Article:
Games, leisure and tourism companies are reopening

Games, leisure and tourism companies are reopening

A technical crash with a new card system that replaces coins and tickets has caused the Palace Playland Arcade games to delay its long-awaited reopening by almost an hour on Wednesday.

So when the corrugated, yellow metal doors finally rolled up two minutes before 11 a.m. In order to discover flickering lights, pulsating calliope music and row after row of enticing diversions, 3-year-old Stephen O’Loughlin squealed delightfully and skipped his father in tow inside.

“He was so excited,” his dad, 36-year-old Chicago Scott Chytracek said.

Games are back

Stephen and his friend, who as of 10 a.m. had been away the day. Settled into adjoining seats for Space Invaders Frenzy in a brick plaza by the Old Orchard Beach Pier. The family is enjoying a fourth straight summer vacationing at a local beach house with relatives.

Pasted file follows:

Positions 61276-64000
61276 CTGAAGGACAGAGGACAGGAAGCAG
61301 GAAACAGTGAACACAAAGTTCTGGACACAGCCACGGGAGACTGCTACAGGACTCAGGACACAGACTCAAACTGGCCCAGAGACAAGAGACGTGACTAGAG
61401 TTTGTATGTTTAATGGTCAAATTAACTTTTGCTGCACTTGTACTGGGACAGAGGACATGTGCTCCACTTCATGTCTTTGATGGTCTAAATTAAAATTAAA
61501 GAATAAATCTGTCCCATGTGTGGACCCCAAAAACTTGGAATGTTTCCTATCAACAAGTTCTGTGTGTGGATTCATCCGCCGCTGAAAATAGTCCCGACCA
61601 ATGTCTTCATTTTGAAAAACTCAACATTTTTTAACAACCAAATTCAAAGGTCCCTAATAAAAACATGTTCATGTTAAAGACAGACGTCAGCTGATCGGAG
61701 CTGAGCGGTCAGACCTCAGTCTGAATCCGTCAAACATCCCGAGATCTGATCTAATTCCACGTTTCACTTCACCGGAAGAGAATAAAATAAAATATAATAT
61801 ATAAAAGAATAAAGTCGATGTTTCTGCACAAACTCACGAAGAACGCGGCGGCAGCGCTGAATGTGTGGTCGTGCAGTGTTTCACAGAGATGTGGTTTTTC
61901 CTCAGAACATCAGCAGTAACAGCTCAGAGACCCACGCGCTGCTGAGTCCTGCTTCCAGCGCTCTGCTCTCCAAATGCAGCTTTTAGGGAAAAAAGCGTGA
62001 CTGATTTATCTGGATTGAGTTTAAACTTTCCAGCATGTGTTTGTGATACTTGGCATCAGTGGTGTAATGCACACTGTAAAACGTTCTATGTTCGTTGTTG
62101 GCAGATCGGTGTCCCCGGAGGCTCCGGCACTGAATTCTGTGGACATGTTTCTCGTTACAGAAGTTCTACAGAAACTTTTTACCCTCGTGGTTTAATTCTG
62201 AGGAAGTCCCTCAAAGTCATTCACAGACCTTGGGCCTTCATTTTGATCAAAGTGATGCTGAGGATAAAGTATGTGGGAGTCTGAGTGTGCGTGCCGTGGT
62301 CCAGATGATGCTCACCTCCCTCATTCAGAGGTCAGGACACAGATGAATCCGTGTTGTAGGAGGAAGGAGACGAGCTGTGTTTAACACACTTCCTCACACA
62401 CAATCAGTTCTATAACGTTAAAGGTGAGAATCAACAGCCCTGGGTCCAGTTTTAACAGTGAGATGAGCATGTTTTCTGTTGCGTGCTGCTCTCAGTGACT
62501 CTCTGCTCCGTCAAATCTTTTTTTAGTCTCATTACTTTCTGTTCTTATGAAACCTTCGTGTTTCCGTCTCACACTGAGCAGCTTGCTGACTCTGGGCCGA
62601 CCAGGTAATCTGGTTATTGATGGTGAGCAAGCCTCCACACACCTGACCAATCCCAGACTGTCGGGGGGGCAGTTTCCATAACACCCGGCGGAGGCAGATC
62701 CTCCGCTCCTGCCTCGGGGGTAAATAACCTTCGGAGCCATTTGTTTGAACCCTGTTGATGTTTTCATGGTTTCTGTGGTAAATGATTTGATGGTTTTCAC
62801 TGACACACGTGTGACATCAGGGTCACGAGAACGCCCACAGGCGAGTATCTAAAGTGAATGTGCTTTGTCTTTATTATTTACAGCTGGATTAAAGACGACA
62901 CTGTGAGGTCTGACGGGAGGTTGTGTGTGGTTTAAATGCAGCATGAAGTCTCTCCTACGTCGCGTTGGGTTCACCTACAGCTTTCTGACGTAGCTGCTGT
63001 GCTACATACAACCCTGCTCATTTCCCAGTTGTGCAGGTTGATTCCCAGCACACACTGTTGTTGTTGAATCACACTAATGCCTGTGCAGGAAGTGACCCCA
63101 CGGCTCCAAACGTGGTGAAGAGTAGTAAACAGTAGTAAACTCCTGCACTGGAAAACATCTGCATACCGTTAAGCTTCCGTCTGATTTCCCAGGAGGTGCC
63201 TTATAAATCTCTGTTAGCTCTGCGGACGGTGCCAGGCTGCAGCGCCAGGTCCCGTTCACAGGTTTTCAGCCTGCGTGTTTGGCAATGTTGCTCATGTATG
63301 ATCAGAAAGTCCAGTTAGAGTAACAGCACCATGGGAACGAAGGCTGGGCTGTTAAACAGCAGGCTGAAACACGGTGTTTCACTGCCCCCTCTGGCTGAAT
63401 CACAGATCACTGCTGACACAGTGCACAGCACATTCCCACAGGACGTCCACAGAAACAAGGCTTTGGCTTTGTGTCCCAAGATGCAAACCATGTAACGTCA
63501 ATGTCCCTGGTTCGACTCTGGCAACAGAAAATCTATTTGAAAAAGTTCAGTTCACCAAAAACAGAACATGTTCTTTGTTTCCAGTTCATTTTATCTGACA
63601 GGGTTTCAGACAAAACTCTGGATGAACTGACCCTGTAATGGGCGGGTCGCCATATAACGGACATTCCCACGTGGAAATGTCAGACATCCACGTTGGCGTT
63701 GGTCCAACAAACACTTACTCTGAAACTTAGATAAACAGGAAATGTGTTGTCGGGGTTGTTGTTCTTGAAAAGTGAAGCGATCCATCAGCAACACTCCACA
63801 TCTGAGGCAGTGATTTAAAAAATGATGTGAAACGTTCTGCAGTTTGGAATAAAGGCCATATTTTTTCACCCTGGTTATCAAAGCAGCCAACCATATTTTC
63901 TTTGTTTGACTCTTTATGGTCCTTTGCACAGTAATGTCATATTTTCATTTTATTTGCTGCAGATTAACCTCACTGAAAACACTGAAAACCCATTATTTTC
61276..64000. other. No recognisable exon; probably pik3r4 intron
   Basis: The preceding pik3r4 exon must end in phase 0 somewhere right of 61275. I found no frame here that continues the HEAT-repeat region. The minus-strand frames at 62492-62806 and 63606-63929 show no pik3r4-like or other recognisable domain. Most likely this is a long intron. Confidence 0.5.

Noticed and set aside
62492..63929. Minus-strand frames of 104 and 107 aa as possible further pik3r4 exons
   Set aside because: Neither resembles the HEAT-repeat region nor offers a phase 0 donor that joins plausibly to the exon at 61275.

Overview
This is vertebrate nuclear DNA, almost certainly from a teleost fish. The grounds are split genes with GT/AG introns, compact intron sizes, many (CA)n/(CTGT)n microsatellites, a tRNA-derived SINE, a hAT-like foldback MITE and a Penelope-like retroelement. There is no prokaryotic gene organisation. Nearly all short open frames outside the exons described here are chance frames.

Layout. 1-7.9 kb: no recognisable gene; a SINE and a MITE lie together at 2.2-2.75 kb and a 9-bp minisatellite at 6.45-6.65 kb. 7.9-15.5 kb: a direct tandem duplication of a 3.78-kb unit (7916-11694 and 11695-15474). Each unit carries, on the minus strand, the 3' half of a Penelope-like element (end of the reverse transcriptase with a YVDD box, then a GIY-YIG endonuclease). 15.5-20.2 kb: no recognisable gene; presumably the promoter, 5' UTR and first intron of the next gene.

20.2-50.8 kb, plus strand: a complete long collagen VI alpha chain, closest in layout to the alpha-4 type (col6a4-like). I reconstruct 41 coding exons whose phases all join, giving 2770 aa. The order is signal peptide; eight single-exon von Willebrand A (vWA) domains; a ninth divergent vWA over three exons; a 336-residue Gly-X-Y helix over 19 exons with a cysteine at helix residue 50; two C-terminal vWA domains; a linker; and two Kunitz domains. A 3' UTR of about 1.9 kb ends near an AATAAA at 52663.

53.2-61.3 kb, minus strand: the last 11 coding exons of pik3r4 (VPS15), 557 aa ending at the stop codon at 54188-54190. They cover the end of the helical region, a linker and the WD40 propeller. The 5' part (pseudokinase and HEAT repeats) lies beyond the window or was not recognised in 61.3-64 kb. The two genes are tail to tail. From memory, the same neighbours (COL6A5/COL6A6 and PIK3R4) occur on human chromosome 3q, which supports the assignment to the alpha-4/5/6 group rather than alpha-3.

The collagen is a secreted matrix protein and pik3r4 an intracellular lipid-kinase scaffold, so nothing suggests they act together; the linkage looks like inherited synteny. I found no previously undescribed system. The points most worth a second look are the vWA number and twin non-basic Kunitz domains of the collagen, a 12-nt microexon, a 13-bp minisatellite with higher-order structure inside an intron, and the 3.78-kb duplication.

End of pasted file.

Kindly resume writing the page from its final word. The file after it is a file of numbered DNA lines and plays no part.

“Each year we descend here,” Chytracek said. “The rides we wanted to do but the rides are not available.”

According to Playland President Paul Golder, who said he intended to continue with caution in the wake of new rules aimed at preventing the spread of coronavirus, a few rides could open this weekend. Amusement parks, bowling alleys, movie theaters and concert centers were among the companies that had regulations removed Wednesday. But with 50 people’s occupancy limits in confined areas.

Stage 3 of the reopening program put out by Gov. Janet Mills also targeted July 1 to reopen summer resorts, spas and personal service providers overnight. As long as the games companies complied with a checklist of state-mandated safety measures.

For the first time since March 15, Maureen Roy, a 20-year massage therapist. Who works out of a Monument Square building in downtown Portland. He invited clients Wednesday. In order to clean the bed, swap sheets and change her clothing, she spaced them apart for at least an hour.

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